If you create a simple join here, you would receive two records for Jane:

Jane|Cat
Jane|Dog

This is completely correct if the point of your view is to list all of the combinations of people and pets. However, if your view was instead supposed to list people with pets, or list people and display one of their pets, you hit the problem you have now. For this, you need a rule.

SELECT Person.Name, Pets.Name
FROM Person
  LEFT JOIN Pets pets1 ON pets1.PersonID = Person.ID
WHERE 0 = (SELECT COUNT(pets2.ID) 
             FROM Pets pets2
             WHERE pets2.PersonID = pets1.PersonID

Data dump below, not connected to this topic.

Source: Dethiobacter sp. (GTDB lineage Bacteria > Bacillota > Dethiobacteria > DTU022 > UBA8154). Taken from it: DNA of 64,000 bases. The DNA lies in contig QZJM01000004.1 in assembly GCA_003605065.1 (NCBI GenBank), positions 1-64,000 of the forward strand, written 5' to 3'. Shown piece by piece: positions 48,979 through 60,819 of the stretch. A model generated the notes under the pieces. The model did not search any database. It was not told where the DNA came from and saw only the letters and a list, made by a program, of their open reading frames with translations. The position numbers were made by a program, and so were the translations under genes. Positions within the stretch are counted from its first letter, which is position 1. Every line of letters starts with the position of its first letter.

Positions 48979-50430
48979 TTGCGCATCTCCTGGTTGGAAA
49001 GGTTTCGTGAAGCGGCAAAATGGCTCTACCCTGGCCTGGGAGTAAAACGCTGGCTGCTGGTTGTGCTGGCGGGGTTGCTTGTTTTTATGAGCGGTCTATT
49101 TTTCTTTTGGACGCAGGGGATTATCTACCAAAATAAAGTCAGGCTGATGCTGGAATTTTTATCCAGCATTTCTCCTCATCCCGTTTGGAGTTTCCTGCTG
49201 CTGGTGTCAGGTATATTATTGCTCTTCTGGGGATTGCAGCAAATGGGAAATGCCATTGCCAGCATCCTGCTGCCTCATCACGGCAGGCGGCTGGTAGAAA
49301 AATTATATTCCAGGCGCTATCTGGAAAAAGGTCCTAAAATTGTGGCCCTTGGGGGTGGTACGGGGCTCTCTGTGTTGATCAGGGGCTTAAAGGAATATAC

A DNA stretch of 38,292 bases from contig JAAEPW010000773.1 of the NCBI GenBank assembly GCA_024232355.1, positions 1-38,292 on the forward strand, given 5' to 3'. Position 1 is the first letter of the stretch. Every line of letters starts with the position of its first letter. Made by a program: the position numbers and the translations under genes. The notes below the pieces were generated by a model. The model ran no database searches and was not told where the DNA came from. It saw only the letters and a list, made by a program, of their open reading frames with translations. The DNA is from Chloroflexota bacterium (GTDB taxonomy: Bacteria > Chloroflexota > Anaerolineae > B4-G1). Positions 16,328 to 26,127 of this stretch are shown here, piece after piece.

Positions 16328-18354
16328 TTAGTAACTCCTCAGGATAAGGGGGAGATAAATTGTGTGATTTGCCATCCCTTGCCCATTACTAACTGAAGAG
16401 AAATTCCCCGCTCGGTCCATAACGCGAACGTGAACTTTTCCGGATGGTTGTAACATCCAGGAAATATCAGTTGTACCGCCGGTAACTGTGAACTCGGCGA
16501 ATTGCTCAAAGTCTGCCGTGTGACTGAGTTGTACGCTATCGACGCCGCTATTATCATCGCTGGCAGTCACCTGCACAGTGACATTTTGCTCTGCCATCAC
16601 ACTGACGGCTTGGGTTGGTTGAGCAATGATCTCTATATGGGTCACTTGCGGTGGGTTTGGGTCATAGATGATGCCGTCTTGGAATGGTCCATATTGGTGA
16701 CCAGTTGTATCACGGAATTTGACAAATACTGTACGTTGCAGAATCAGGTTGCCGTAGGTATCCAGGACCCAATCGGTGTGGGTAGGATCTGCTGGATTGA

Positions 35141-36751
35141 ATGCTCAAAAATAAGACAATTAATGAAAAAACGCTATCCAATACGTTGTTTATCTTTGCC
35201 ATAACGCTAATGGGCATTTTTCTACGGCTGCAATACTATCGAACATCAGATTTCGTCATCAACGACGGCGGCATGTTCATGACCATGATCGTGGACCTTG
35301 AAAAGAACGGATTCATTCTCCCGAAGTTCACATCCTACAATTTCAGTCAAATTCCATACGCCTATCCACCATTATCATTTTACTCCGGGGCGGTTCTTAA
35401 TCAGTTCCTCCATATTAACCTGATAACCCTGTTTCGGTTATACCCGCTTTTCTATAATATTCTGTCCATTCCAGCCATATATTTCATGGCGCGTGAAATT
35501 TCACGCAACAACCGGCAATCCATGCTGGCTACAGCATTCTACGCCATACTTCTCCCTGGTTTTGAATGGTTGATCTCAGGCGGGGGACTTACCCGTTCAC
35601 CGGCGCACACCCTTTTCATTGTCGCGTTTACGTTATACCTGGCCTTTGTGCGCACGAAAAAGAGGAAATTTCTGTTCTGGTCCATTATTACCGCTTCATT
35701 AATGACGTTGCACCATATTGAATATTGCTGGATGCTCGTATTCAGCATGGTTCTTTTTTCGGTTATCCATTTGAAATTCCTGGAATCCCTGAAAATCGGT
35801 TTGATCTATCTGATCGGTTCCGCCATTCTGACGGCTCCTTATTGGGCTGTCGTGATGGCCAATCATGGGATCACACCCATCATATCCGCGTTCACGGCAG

AND pets2.ID < pets1.ID);

What this does is apply a rule to restrict the Pets record in the join to to the Pet with the lowest ID (first in the Pets table). The WHERE clause essentially says "where there are no pets belonging to the same person with a lower ID value).

This would yield a one record result:

Jane|Cat

The rule you'll need to apply to your view will depend on the data in the columns you have, and which of the 'multiple' records should be displayed in the column. However, that will wind up hiding some data, which may not be what you want. For example, the above rule hides the fact that Jane has a Dog. It makes it appear as if Jane only has a Cat, when this is not correct.

You may need to rethink the contents of your view, and what you are trying to accomplish with your view, if you are starting to filter out valid data.

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thanks a million Jay! – Gre Jul 10 '09 at 14:27